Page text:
This editor's letter appears in the Mar. 7, 2016 issue of Sports Illustrated. To subscribe, click here.
Rick Reilly is back in these pages, and we are thrilled. It has been more than 400 issues since he wrote the Dec. 3, 2007, Life of Reilly, the back-page space that defined the writer and, to a large extent, SI for more than a decade. From 1996 through ’07, Reilly wrote all but a small handful of our back-page columns; in seven of those years he was named National Sportswriter of the Year.
I arrived at Sports Illustrated in the spring of 1992. Then, Reilly was as celebrated for his longform chops as he later would be for his back-page excellence. It was tear-it-out-of-the-magazine-tape-it-to-the-wall-and-nerdily-recite-it-back-to-your-coworkers good. His stories mixed urgency, humor, pathos and tragedy, often in the same paragraph. I had my favorites. We all did.
This is the house that Jack Built. This is the 6,000 square feet of games and toys and affection that Jack Clark made for his four kids, not at all like the house he grew up in, not at all like the silent one his own father made. In this house in Danville, Calif., he is so much more like his mother, soft and flowing like whipped cream. Out there, playing baseball, he is so much like his father. Swings angry. Talks angry. Leaves angry. Next city.
You ask permission to eat, leave, pass, cough, sneeze and scratch your nose. You serve everybody at mess and hope you can stuff in a forkful before mealtime has elapsed. You polish your shoes and your brass until midnight and then your French and chemistry until two, and you hope the guy who blows reveille dies in his sleep.
O.K., enough. Here’s how this week’s cover story happened.
In the summer of 1985, SI reporter Jill Lieber told Reilly, then a 27-year-old reporter for the Los Angeles Times, to submit his clips to SI assistant managing editor Larry Keith. “I read the clips in one sitting and immediately recognized that this was someone we should hire,” recalls Keith. A brief negotiation followed in which the Times counteroffered, among other things, to make Reilly the successor to legendary columnist Jim Murray. Reilly came to SI, and so began a 23-year run before he left for ESPN, where he spent the last eight years.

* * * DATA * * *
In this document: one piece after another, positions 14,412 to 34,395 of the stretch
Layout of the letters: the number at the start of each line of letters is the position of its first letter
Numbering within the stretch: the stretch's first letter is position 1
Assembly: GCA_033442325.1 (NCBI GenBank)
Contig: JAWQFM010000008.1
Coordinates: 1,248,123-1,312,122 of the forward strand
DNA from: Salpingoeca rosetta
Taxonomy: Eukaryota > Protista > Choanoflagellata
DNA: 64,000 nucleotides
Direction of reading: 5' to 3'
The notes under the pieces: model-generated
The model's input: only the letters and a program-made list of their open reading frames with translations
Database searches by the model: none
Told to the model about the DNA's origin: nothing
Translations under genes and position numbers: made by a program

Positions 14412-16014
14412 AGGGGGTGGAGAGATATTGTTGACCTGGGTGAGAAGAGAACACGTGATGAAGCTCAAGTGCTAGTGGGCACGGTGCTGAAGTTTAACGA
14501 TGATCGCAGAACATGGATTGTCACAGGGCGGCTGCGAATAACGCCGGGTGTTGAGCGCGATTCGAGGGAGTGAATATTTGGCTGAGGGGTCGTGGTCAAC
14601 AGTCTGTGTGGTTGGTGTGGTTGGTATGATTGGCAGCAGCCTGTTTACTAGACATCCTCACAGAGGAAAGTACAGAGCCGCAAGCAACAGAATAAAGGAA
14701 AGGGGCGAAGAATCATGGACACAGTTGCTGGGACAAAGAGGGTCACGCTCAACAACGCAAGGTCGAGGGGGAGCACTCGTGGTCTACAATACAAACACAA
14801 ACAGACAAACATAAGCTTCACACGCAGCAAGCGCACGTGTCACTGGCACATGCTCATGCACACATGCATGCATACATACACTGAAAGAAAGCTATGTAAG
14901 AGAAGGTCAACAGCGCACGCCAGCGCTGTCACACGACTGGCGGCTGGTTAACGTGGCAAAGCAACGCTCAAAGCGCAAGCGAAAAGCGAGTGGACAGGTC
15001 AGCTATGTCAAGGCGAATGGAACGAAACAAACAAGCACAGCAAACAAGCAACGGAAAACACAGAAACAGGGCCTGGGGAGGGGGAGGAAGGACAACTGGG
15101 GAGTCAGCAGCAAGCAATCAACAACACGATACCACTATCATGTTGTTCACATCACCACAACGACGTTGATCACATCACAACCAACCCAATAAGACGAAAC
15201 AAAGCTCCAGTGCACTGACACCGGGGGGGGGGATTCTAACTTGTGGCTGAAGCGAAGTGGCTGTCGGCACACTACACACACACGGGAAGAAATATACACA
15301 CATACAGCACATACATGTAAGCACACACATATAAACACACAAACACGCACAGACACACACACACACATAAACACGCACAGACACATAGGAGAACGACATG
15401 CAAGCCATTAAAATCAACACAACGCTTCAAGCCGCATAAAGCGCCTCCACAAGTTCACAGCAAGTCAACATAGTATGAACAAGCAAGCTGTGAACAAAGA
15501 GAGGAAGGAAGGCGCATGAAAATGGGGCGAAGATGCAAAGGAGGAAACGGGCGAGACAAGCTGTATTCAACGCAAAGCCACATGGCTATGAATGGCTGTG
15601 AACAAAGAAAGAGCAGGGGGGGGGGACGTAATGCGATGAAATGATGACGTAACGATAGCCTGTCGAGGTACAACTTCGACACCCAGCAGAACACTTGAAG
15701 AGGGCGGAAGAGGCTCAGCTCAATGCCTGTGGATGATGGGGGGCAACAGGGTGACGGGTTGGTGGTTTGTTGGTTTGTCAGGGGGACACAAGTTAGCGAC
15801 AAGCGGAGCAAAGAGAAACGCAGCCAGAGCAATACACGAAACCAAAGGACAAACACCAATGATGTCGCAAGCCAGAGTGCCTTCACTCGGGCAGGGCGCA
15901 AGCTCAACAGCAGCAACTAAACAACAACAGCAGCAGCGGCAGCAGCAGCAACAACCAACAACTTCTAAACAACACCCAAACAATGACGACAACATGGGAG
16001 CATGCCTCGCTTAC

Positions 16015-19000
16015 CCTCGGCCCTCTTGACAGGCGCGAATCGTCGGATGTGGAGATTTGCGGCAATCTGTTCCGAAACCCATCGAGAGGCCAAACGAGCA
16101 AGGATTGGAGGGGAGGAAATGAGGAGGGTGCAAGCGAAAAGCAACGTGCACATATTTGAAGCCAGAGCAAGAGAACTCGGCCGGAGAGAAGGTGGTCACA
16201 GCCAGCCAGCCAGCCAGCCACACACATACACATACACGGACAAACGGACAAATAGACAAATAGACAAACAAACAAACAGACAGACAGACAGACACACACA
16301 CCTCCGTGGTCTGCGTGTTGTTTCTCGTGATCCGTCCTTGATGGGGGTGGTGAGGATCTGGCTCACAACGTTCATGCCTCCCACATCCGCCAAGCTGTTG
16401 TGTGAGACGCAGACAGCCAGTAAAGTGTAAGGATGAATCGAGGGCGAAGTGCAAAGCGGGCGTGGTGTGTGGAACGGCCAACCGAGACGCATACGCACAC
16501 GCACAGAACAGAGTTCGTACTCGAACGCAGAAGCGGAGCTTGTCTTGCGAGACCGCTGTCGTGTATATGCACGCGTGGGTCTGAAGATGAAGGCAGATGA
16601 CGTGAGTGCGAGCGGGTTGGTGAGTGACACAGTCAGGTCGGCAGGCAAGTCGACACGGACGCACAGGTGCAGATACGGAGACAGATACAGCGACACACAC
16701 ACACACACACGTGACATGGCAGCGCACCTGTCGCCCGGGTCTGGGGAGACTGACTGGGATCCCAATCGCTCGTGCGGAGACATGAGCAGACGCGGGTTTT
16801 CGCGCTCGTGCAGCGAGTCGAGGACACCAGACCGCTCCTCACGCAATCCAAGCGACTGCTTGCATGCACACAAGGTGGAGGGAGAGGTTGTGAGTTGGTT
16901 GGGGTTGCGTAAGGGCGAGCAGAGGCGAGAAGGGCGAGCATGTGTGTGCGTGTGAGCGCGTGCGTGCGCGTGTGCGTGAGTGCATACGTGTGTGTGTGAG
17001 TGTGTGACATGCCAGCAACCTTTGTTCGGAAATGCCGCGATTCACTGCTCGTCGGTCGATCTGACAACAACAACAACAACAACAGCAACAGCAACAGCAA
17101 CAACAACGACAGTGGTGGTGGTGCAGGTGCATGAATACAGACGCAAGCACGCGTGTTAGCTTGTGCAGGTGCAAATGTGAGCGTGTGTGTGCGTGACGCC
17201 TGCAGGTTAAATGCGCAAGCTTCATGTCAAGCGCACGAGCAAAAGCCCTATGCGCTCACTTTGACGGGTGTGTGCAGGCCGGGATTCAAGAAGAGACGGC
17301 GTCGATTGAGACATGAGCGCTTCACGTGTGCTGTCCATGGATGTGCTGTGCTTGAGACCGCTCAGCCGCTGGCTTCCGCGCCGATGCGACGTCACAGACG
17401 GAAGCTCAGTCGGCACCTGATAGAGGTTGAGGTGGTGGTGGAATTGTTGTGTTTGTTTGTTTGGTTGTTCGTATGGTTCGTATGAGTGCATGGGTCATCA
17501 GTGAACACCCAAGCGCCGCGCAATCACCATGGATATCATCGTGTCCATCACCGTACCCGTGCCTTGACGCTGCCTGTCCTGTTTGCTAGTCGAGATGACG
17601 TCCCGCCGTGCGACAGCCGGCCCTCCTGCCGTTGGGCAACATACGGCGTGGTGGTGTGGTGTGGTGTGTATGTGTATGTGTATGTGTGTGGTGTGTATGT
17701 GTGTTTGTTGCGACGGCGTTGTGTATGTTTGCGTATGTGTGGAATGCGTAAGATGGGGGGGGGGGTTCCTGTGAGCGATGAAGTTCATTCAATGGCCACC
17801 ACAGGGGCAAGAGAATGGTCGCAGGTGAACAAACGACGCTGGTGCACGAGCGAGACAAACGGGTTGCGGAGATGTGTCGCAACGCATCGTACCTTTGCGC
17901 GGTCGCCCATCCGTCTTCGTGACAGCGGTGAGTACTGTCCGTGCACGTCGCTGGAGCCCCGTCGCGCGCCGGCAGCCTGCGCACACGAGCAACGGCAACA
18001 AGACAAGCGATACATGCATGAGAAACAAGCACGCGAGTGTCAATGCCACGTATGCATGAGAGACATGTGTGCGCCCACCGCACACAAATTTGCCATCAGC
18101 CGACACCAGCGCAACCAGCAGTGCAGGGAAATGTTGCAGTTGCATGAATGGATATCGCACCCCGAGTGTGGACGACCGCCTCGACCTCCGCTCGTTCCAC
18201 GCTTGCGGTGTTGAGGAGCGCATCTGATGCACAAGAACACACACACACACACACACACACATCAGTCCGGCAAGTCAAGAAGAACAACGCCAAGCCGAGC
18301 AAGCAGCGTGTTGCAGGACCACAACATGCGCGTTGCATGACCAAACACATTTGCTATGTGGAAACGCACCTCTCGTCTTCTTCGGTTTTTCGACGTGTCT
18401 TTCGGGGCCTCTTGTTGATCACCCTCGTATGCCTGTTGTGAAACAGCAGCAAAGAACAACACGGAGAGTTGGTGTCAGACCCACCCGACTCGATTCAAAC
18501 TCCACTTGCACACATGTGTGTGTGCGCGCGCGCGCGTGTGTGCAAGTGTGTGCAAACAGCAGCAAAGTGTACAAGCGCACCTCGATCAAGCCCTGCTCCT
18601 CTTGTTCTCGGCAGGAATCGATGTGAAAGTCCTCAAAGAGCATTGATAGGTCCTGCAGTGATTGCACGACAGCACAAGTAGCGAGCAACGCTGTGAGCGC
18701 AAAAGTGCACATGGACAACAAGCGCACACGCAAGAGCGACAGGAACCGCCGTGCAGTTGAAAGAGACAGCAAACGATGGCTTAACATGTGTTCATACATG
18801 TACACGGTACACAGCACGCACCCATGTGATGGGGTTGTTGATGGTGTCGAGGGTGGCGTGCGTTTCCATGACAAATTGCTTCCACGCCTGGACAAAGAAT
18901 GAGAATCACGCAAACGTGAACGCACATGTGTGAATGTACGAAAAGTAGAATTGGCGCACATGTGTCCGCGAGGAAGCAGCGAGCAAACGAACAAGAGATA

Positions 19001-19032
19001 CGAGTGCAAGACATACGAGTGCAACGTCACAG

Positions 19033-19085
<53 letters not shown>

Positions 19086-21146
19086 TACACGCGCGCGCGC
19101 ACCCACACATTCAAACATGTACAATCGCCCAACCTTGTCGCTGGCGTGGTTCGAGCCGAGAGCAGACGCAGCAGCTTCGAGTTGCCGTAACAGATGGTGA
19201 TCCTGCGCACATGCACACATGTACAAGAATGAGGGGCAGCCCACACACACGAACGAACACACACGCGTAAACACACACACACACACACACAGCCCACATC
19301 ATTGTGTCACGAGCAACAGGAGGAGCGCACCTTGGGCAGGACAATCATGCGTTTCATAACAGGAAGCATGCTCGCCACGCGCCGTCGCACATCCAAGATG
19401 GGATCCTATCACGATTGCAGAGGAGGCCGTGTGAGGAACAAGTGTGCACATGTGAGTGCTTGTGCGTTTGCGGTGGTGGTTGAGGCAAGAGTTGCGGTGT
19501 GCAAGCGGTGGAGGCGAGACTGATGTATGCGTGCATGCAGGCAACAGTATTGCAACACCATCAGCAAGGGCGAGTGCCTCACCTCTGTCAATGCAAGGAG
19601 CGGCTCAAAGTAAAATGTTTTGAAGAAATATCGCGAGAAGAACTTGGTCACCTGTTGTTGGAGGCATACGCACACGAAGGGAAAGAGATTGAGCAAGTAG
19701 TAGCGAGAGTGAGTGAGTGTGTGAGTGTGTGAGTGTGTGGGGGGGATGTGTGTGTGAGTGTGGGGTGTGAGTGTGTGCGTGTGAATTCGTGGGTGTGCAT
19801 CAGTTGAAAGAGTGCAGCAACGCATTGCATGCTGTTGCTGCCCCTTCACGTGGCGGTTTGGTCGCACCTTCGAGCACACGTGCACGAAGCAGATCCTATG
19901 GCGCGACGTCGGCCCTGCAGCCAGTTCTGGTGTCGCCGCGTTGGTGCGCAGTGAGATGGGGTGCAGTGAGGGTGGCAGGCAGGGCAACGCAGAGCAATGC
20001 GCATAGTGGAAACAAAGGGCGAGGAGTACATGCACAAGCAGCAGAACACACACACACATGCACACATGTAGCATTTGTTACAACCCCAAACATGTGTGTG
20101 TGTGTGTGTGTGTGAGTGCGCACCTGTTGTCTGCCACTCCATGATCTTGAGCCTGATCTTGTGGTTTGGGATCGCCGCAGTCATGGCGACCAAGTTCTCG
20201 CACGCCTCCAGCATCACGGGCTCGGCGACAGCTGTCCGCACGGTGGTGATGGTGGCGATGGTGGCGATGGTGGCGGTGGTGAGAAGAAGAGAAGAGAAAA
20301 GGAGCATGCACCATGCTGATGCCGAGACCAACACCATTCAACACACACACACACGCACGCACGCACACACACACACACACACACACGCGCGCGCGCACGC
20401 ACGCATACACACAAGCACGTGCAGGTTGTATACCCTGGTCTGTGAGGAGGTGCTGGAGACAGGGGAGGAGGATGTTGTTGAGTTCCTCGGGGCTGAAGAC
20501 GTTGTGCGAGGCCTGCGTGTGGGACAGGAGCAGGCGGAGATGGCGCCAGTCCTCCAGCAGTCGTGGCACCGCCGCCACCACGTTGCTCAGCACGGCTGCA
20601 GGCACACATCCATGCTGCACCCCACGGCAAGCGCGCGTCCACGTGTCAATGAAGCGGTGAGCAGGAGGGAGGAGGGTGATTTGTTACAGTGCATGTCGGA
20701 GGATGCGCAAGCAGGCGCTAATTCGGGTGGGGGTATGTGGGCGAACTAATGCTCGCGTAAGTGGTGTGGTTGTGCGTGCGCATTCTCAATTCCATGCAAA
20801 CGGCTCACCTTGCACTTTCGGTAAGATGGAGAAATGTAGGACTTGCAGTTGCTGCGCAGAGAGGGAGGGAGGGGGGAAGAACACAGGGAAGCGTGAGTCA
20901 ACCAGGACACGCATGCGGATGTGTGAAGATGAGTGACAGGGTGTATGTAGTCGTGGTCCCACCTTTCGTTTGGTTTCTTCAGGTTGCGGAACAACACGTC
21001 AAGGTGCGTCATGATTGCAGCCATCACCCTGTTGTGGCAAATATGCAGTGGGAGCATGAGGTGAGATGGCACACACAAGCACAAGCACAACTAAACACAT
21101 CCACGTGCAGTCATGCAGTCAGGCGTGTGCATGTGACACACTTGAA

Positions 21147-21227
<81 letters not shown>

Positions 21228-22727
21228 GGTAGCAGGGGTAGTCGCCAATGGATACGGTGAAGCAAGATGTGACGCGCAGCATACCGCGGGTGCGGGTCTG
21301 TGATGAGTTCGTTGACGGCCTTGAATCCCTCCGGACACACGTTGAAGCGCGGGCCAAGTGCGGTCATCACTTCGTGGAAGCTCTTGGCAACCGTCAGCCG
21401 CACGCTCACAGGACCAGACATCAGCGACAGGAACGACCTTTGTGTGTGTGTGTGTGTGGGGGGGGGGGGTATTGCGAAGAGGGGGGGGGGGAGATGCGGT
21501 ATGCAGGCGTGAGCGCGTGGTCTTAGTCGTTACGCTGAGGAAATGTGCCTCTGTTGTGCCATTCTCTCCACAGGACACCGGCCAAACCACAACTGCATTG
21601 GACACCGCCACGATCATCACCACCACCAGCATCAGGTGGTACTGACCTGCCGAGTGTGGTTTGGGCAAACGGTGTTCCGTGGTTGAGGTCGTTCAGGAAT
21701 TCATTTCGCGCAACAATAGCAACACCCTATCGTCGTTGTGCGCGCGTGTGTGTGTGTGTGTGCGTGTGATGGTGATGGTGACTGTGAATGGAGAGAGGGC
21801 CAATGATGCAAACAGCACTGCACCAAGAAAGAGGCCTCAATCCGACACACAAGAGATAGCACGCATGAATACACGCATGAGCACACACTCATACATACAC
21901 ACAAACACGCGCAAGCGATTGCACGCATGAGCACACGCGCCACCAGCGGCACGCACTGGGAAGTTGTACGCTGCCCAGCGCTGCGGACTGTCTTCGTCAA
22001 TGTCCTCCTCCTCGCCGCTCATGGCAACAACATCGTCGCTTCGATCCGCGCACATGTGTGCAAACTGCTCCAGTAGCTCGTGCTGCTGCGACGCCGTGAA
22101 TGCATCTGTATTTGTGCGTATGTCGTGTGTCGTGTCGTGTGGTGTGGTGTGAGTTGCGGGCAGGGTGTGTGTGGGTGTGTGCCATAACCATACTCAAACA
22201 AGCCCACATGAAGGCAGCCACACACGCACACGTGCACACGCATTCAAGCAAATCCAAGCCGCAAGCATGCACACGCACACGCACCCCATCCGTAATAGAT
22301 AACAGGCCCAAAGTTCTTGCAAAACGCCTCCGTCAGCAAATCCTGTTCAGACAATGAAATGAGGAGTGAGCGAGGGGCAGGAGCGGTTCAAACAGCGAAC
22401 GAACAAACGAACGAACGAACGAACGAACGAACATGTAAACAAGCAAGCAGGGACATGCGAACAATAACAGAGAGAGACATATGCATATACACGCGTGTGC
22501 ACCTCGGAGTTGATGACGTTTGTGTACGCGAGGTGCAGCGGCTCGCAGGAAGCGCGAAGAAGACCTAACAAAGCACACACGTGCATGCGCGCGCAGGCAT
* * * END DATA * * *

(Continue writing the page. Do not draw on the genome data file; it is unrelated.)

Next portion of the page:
The summer of 2014 marked the 60th anniversary of Sports Illustrated, and senior editor Ted Keith was charged with identifying the 60 best stories in the franchise’s history. Ted used his interviews with 21 current and former writers as an opportunity to broaden the conversation with such questions as, “Hey, Rick, by any chance, would you ever consider writing for SI again?”
More than three decades after Larry Keith helped bring Rick Reilly to SI, Ted, the second of his four children, brought him back.
We have yet to define a specific arrangement with Reilly, but we settled on a story pretty easily. Like the rest of the one-third of this planet that isn’t covered by water, Reilly had become entranced by the Most Joyous Show on Earth, the Golden State Warriors, who are no longer a team so much as a movement. From their 53–5 record to the crowds they attract on the road to the trio of stars leading them, the Warriors recall the 1997–98 Bulls, with whom Reilly had traveled during the final months of the Jordan dynasty (May 11, 1998).
At the center of this movement, of course, is the kinetic magic of Steph Curry. Reilly’s regard for Curry extends deeper than hoops. In summer 2013, Curry traveled to Africa as part of a delegation from Nothing But Nets, a nonprofit birthed in these pages 10 years ago, when Reilly wrote a column asking readers to donate money to fight malaria. It has since raised tens of millions and vital awareness of one of the leading causes of children’s death in Africa.
Curry donates three nets for every three-pointer he sinks, the gift that keeps giving. Last Saturday, Curry dropped a little more ridiculous on an increasingly ridiculous season when, on the same night he tied an NBA record with 12 three-pointers in a game, he set the season mark for threes . . . with 23 games to go.
“It’s not going to last, of course, this team, this moment, this perfect bite of the basketball sandwich. . . .”
So begins Reilly’s story here.